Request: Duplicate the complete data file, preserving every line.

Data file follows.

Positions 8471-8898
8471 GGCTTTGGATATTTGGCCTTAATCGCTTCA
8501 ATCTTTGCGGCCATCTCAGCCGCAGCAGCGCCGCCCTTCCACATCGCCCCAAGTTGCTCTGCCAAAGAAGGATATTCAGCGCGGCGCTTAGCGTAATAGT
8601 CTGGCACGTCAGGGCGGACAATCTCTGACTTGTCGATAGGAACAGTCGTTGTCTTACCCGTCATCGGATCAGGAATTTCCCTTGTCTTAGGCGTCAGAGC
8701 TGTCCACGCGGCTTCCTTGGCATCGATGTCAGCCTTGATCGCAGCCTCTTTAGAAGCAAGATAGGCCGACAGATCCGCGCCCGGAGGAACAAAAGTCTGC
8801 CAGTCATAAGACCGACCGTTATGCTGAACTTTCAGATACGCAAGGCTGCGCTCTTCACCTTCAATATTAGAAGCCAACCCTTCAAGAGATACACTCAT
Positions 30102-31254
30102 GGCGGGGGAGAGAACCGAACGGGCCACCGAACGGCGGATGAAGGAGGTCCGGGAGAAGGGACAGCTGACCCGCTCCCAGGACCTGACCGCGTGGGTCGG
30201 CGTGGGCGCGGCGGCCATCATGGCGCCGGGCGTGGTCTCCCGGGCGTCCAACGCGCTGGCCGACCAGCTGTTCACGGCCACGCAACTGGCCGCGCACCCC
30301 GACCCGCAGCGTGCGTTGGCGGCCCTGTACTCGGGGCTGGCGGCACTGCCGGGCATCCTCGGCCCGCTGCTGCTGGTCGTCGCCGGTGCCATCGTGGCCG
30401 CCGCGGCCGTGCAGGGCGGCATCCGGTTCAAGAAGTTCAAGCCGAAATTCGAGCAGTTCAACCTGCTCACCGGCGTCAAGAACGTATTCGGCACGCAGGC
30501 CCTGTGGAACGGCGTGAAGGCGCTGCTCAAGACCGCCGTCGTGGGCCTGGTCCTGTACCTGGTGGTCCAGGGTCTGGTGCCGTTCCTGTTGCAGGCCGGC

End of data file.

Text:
Positions 8471-8898
8471 GGCTTTGGATATTTGGCCTTAATCGCTTCA
8501 ATCTTTGCGGCCATCTCAGCCGCAGCAGCGCCGCCCTTCCACATCGCCCCAAGTTGCTCTGCCAAAGAAGGATATTCAGCGCGGCGCTTAGCGTAATAGT
8601 CTGGCACGTCAGGGCGGACAATCTCTGACTTGTCGATAGGAACAGTCGTTGTCTTACCCGTCATCGGATCAGGAATTTCCCTTGTCTTAGGCGTCAGAGC
8701 TGTCCACGCGGCTTCCTTGGCATCGATGTCAGCCTTGATCGCAGCCTCTTTAGAAGCAAGATAGGCCGACAGATCCGCGCCCGGAGGAACAAAAGTCTGC
8801 CAGTCATAAGACCGACCGTTATGCTGAACTTTCAGATACGCAAGGCTGCGCTCTTCACCTTCAATATTAGAAGCCAACCCTTCAAGAGATACACTCAT
Positions 30102-31254
30102 GGCGGGGGAGAGAACCGAACGGGCCACCGAACGGCGGATGAAGGAGGTCCGGGAGAAGGGACAGCTGACCCGCTCCCAGGACCTGACCGCGTGGGTCGG
30201 CGTGGGCGCGGCGGCCATCATGGCGCCGGGCGTGGTCTCCCGGGCGTCCAACGCGCTGGCCGACCAGCTGTTCACGGCCACGCAACTGGCCGCGCACCCC
30301 GACCCGCAGCGTGCGTTGGCGGCCCTGTACTCGGGGCTGGCGGCACTGCCGGGCATCCTCGGCCCGCTGCTGCTGGTCGTCGCCGGTGCCATCGTGGCCG
30401 CCGCGGCCGTGCAGGGCGGCATCCGGTTCAAGAAGTTCAAGCCGAAATTCGAGCAGTTCAACCTGCTCACCGGCGTCAAGAACGTATTCGGCACGCAGGC
30501 CCTGTGGAACGGCGTGAAGGCGCTGCTCAAGACCGCCGTCGTGGGCCTGGTCCTGTACCTGGTGGTCCAGGGTCTGGTGCCGTTCCTGTTGCAGGCCGGC